From Staff Reports
The deadline for citizen comments regarding the renewal of an injection well permit for a company operating injection wells and ponds at Lochgelly is fast approaching.
The permit for operation of the Class II wells and sediment ponds operated by Danny Webb Construction at Lochgelly expired in 2012 and is up for renewal, according to local residents concerned about the public health threat they believe is posed by the subsurface injection of hydraulic fracturing (fracking) wastewater.
In a press release from Brad Keenan, along with members of the Natural Resources Defense Council (NRDC) and the West Virginia Chapter of the Sierra Club, concerns are raised over the possibility of health hazards related to air and water pollution.
“Sediment ponds and Class II injection wells containing hydraulic fracturing (fracking) wastewater pose an environmental and public health threat,” the release stated. “The ponds and wells are located on Town Hollow Road in Lochgelly, only a few miles from several public schools and residential neighborhoods. Danny Webb Construction operates the wells and ponds.
“According to locals, the fracking wastewater frequently overflows the ponds, and has also been leaking for over a year into the adjacent stream, Wolf Creek. Local residents and doctors are concerned about health hazards related to the air and water pollution.”
Keenan, owner of an adjacent property, went on to say he “wants WV DEP to close down the ponds and injection wells.”
“Fracking wastewater, an oil and gas exploration and production (E&P) waste, has been shown to contain toxic and cancer-causing chemicals, as well as radioactive substances which can endanger both human health and the environment. Yet despite the fact that E&P wastes may be toxic and radioactive, they are not regulated by hazardous waste provisions of federal law because of a loophole granted by Congress to the oil and gas industry,” the release continued.
“One way of disposing of this waste is in underground injection wells. In West Virginia, the state has been delegated authority over underground injection wells. However, despite the fact that (E&P) waste may be toxic and radioactive,” the authors pointed out, “the state does not require that they be injected into a Class I well, which is designed with increased safeguards to ensure that hazardous wastes are safely disposed of. ”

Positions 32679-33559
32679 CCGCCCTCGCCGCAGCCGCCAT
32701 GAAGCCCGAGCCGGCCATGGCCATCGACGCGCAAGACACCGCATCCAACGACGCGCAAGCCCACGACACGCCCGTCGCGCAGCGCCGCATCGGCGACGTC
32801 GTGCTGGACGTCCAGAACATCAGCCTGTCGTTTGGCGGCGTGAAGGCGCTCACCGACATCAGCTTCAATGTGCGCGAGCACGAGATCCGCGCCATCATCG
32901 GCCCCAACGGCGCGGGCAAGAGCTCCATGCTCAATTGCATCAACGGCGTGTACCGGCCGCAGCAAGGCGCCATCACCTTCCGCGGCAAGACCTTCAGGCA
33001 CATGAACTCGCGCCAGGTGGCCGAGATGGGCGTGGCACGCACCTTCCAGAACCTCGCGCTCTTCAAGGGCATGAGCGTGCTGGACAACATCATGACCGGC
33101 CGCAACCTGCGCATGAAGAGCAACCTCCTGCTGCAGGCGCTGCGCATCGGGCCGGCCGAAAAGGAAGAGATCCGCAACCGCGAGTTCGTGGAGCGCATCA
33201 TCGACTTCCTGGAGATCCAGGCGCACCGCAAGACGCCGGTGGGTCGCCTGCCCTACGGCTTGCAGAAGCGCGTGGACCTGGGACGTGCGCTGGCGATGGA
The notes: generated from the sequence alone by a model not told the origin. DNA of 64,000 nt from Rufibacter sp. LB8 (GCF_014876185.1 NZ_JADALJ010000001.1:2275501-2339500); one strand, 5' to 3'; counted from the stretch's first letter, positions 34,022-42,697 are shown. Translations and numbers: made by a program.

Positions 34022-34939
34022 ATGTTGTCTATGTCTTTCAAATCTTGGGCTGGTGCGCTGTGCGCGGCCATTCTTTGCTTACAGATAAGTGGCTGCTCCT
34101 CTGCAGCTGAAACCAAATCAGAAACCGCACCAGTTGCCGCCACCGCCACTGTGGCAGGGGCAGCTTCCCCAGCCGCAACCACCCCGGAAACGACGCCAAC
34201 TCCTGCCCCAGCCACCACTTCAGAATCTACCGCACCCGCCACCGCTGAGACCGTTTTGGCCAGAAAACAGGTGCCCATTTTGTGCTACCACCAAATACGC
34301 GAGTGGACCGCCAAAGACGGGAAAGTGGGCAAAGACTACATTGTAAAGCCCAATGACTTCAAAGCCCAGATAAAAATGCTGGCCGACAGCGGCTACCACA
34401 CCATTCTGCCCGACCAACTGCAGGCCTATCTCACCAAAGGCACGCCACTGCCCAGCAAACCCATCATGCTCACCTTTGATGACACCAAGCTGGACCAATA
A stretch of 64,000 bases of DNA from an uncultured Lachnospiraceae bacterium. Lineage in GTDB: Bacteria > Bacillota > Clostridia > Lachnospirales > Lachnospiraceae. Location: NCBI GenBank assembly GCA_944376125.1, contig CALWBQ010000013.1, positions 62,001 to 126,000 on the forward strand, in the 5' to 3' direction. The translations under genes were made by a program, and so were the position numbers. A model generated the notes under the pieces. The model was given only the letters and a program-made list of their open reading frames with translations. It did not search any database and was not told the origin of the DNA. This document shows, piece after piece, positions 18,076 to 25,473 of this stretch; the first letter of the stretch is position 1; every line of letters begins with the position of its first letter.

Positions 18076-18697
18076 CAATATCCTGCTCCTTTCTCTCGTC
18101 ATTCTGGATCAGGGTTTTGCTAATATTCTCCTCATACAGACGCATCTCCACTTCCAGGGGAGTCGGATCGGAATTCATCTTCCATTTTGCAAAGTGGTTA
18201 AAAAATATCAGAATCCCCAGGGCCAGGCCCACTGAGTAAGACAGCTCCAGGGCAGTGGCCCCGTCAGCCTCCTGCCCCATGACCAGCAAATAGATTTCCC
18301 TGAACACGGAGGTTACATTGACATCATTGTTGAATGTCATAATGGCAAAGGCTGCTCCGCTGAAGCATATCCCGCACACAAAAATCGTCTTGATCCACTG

The NRDC has also called for the banning of open air pits for storage of oil and gas waste. “Pits are known to cause groundwater and surface water contamination because of torn liners that do not prevent leaks, and overflows or runoff. Pits can also allow the hazardous contaminants in E&P wastes to be released into the environment through evaporation into the air. Additionally, pits are known hazards to wildlife. For all these reasons, the NRDC thinks open air pits should be banned from containing any toxic oil and gas waste. Instead, appropriately strong tanks should be utilized for toxic waste stored on the surface.
“...Oil and gas waste, whether from drilling, fracking, or production, should be managed in as safe a way as possible to minimize risk to the environment and human and animal health,” Amy Mall, senior policy analyst with the NRDC, said, before urging additional tests, inspection and public input.
“This is a serious public health issue that needs immediate attention,” said Beth Little of the Sierra Club, West Virginia Chapter.
“Fayette County residents should be outraged that this has been allowed to go on for as long as it has. I strongly recommend that concerned citizens express strong opposition to the renewal or issuance of any injection well permits for Danny Webb Construction, and demand a public hearing during evening hours so that more people can attend.”
Any comments regarding the renewal of the permit must be mailed by March 13 to: WV DEP, Office of Oil and Gas, 601 57th Street, SE, Charleston WV 25304, Attention: James Martin. The following identifying information should be included in the letter: Applicant — Danny E. Webb Construction, Inc.; Applicant Number — UIC2D0190460; Activity — Renewal of an Underground Injection Control (UIC) Permit for the subsurface disposal of approved fluids.